Hailey Summers, of Juneau, was recently awarded the Alaska Air Carriers Association 2008 Forrest Jones Scholarship. Taking a career match test at Juneau-Douglas High School created a profile for Summers, which included aerospace engineering.
Hailey researched the profession and in one article read the line, "If you instinctively look up when you hear an airplane, you know you have the aerospace bug."
"This line sparked my interest because it described me exactly," Summers, who graduated from JDHS in 2008, said.
Dale Bontrager, one of Hailey's teachers at JDHS wrote that Hailey is "an adept manager of her time. She maintained a 3.6 GPA (taking primarily advanced classes) while participating in various time-consuming extracurricular activities such as volleyball, nationally competitive jump rope, and music (she is an accomplished flautist)."
The Alaska Air Carriers Association scholarship committee commends Hailey for her demonstrated self-motivation, hard work, and willingness to tutor others. Bontrager stated that Hailey served as a Peer Tutor and "was able to use her very substantial knowledge of science to help struggling freshmen succeed in their physical science class. She assisted students in understanding what, for many freshmen, are difficult concepts."
"Hailey Summers is in her 10th year of participation as a Juneau Jumper and is part of an elite team of five members who are on a quest for the world stage," wrote Kimberly Pierce, a career adviser at JDHS.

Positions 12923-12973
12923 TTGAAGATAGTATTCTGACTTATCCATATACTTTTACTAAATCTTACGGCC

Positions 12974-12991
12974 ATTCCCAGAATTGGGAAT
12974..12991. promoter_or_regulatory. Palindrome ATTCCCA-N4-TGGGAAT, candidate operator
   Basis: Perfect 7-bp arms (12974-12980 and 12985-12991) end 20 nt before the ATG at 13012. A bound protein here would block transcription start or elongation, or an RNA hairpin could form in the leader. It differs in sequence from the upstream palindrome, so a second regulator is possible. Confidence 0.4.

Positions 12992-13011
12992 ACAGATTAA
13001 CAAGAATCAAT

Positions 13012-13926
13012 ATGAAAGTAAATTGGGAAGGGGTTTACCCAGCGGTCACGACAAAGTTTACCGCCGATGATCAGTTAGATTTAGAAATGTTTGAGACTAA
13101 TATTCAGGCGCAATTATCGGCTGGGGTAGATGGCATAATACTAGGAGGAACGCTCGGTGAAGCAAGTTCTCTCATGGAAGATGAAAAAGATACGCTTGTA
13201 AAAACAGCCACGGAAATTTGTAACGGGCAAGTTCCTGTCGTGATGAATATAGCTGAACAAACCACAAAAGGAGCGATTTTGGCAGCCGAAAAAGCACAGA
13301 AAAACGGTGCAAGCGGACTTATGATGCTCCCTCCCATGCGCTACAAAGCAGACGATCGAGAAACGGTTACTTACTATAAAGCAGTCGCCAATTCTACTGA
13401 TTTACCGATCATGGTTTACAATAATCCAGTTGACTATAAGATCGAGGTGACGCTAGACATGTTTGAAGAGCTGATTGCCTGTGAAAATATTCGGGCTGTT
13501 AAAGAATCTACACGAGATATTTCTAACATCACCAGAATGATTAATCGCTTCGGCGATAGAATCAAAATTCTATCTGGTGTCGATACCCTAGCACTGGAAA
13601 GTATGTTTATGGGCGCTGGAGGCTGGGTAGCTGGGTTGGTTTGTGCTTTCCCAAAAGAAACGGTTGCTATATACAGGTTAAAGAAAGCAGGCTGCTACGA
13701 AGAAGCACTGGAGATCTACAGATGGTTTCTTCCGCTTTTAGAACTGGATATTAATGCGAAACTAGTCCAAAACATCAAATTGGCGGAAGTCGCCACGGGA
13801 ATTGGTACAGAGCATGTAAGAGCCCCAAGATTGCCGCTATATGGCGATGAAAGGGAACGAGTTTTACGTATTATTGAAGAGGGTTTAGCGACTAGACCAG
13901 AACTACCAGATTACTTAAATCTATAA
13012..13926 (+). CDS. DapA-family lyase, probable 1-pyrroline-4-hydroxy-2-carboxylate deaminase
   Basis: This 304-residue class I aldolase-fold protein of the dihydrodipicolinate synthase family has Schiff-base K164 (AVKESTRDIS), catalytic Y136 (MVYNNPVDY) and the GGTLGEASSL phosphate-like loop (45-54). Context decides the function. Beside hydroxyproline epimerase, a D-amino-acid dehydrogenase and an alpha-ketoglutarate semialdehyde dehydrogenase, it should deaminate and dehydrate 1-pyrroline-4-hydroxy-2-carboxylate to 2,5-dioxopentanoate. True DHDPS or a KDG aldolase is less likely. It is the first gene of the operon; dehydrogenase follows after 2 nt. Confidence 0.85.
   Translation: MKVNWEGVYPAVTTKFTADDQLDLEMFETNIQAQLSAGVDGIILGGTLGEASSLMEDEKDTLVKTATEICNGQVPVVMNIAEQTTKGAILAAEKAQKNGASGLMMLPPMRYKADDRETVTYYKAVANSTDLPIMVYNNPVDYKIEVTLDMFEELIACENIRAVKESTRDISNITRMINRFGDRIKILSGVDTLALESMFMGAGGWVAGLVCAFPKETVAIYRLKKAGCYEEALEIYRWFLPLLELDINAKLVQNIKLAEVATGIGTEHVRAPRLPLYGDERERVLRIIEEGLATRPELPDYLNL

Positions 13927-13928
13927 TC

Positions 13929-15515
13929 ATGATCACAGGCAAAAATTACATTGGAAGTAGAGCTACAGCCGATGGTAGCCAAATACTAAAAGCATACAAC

Last year, wrote Barbara Conant, a counselor at JDHS, "Hailey traveled with a group of her peer jumpers to Anchorage to teach, encourage, and coach more than 50 grade school kids in the skills of jump roping. With patience and a great deal of personal enjoyment, she was able to organize a weekend clinic to promote jump roping as a sport and lifelong skill."
Conant works with many students and had this to share about Hailey. "Her intelligence, affinity and acuity for math and science, maturity and, most of all, willingness to face a challenge that might push her comfort zone, all make her a strong candidate for the field of aeronautical engineering."
Summers exemplifies the attitude and commitment which the Forrest Jones Memorial Scholarship seeks to perpetuate in Alaska aviation. Forrest Jones made a significant contribution to aviation in the state of Alaska during his 40 years supporting aircraft. He was a dedicated aviation maintenance professional and role model who combined innovative thinking and a common-sense approach to everyday problems. His maintenance philosophy of "fixing it right, by the book" reflected a high degree of professionalism and integrity.
Former Petersburg resident Janice Roussa recently published a children's book, "The Gang." When the idea for "The Gang" came to her, Roussa decided to give it a try.
"For me, it is a dream come true," Roussa said. "I have always enjoyed reading to my daughters when they were children. I read to my three grandchilren through the years. The joy in their eyes and the anticipation of what will come next in the book made me want to write."
Roussa's book is not yet available in local book stores, but it can be purchased online at www.xlibris.com/Bookstore.
On Sept. 11, private Richard Snow graduated from the U.S. Army Armor School at Fort Knox Kentucky, 5th Squadron, 15th Calvary Regiment. Snow successfully completed the basic and advanced infantry training to become a calvary scout soldier in the U.S. Army. The son of Paul Snow, of Juneau, and Lisa Snow, of North Pole, he is assigned to a Bradley Unit at Fort Carson, Colo.
On Sept. 11, private Ryan Martin graduated from the U.S. Army Armor School at Fort Knox Kentucky, 5th Squadron, 15th Calvary Regiment. Martin successfully completed the basic and advanced infantry training to become a calvary scout soldier in the U.S. Army. The son of Kim Horn, of Juneau, and Gary Martin, of Arizona, he is assigned to a Bradley Unit at Fort Carson, Colo.
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